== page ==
A video of a TED Talk by Metropolitan Museum director Thomas P. Campbell from this spring is new on the TED website this month. The tapestry expert’s talk is titled “Weaving Narratives in Museum Galleries.”
Campbell starts with an anecdote from early in his career, when he took a course in London at an unnamed institution, with a “passionate” instructor named Pietro. In a slide lecture, Pietro showed Titian’s Bacchanal of the Andrians (1523-24) and asked his class, “What is this?”
“It’s a bacchanal by Titian,” Campbell offered.
“You boneless bookworm!” Pietro shot back. “It’s a fucking orgy!”
Pietro was committed to getting his students to look at objects with their eyes rather than their intellect, Campbell explains in a trademark TED Talk heartstring-tugging moment, because he himself was going blind.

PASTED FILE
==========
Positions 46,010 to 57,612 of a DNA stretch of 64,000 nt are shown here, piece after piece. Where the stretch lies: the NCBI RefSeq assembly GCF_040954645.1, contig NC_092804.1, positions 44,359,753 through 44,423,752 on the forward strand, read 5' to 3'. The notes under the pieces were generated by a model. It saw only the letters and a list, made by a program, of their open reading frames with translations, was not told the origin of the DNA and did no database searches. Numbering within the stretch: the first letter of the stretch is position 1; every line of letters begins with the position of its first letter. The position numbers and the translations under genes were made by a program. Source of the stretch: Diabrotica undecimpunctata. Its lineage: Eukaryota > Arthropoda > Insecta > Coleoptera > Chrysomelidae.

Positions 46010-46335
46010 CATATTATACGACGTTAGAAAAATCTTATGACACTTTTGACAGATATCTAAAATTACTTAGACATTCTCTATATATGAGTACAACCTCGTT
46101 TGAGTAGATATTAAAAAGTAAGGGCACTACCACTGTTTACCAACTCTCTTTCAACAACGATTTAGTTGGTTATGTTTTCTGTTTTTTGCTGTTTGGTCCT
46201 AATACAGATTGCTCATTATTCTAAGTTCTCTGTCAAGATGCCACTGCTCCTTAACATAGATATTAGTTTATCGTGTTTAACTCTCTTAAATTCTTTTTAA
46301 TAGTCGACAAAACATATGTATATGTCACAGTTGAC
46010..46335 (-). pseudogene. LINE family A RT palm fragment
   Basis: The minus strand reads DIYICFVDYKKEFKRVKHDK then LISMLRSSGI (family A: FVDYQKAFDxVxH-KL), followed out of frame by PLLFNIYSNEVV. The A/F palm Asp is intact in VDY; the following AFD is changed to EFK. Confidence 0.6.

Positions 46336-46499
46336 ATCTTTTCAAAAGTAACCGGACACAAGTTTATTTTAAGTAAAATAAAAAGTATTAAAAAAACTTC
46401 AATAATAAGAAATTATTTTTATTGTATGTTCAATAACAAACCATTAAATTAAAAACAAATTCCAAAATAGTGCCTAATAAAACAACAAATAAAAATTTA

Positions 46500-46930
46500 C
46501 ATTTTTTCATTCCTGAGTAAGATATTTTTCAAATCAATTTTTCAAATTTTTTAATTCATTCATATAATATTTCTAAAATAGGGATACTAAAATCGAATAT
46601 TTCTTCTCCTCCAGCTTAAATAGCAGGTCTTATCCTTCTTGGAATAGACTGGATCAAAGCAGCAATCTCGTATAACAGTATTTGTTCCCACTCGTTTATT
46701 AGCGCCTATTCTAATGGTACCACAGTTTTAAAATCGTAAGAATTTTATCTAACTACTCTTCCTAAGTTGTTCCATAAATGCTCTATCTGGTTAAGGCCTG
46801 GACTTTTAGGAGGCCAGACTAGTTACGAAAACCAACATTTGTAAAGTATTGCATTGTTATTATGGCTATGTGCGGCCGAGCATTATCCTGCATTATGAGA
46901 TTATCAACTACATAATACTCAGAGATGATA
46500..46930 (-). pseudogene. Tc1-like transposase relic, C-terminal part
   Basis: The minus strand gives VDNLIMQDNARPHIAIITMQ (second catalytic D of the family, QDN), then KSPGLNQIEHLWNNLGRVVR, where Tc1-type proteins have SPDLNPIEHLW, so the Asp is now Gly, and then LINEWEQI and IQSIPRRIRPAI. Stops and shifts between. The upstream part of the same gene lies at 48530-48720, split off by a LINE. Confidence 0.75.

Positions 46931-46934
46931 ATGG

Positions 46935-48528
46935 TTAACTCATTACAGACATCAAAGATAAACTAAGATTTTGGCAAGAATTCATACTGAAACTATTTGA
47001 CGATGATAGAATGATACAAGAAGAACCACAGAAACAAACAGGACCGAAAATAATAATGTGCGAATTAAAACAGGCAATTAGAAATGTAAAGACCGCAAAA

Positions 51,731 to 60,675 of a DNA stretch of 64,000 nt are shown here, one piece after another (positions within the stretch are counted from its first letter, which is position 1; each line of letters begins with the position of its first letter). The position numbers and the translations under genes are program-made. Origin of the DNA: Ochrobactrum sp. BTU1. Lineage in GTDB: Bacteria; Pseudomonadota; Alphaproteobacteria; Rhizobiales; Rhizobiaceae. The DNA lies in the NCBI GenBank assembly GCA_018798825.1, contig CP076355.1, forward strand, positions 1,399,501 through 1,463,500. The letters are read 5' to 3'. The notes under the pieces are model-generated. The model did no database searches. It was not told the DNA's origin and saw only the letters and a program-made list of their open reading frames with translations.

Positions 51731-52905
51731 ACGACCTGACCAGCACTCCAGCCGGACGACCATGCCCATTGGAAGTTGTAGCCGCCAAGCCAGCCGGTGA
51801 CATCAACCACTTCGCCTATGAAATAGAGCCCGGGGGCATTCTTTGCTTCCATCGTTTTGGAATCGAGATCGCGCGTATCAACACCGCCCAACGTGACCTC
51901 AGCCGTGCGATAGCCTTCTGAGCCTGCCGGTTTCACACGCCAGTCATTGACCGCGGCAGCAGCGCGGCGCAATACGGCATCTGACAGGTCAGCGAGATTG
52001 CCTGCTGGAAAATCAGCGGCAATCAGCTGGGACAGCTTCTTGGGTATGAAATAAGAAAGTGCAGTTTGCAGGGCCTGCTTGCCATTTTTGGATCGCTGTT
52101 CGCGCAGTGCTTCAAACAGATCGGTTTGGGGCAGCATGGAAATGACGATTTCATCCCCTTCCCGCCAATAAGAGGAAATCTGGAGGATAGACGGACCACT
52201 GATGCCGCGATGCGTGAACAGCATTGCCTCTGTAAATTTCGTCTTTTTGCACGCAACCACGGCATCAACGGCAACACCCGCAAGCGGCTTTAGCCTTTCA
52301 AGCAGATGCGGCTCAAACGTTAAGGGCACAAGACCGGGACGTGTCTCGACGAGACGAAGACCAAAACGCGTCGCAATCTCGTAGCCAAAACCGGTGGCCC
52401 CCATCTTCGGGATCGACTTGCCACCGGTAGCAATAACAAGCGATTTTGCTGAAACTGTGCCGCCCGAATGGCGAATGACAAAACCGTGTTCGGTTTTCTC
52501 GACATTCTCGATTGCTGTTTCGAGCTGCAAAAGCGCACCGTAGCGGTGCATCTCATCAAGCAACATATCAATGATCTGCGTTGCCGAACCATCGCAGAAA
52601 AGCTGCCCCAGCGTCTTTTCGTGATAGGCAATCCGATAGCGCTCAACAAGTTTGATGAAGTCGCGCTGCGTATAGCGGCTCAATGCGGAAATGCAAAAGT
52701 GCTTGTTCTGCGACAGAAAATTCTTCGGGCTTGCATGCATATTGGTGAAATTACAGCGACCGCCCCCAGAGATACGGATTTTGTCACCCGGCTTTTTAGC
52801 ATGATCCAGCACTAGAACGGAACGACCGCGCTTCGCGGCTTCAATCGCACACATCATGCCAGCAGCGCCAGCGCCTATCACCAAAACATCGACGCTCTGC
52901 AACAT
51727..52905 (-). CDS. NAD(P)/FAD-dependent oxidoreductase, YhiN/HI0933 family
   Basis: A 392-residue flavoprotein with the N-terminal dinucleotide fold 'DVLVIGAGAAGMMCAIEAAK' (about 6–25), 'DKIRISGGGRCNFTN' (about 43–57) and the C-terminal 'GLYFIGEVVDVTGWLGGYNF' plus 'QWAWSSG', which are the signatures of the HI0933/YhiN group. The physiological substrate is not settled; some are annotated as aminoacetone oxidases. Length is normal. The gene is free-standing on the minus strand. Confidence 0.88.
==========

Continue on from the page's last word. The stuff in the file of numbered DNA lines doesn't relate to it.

In the 16-minute talk, which has already garnered over 100,000 views and in which Campbell cites “passion” four times, the Met director describes his growing interest in tapestries, stemming from their function as “an incredibly potent form of propaganda” for the wealth and public image of their owners, he explains. He recounts the process of curating his 2002 exhibition “Tapestry in the Renaissance: Art and Magnificence,” which turned out, unexpectedly, to be a blockbuster show.
Perhaps as part of what he describes as a mission to break down the image of the museum’s elitism, Campbell mentions how his son’s schoolmates, on a tour, took special notice of a dog “pooping” in the foreground of a particular tapestry and recalls a video of “pigs fornicating” in the Met’s 2011 blockbuster show “Alexander McQueen: Savage Beauty.”
Making a case for the importance of the museum in the Internet age, Campbell maintains, “Nothing replaces the authenticity of the object, presented with passionate scholarship.”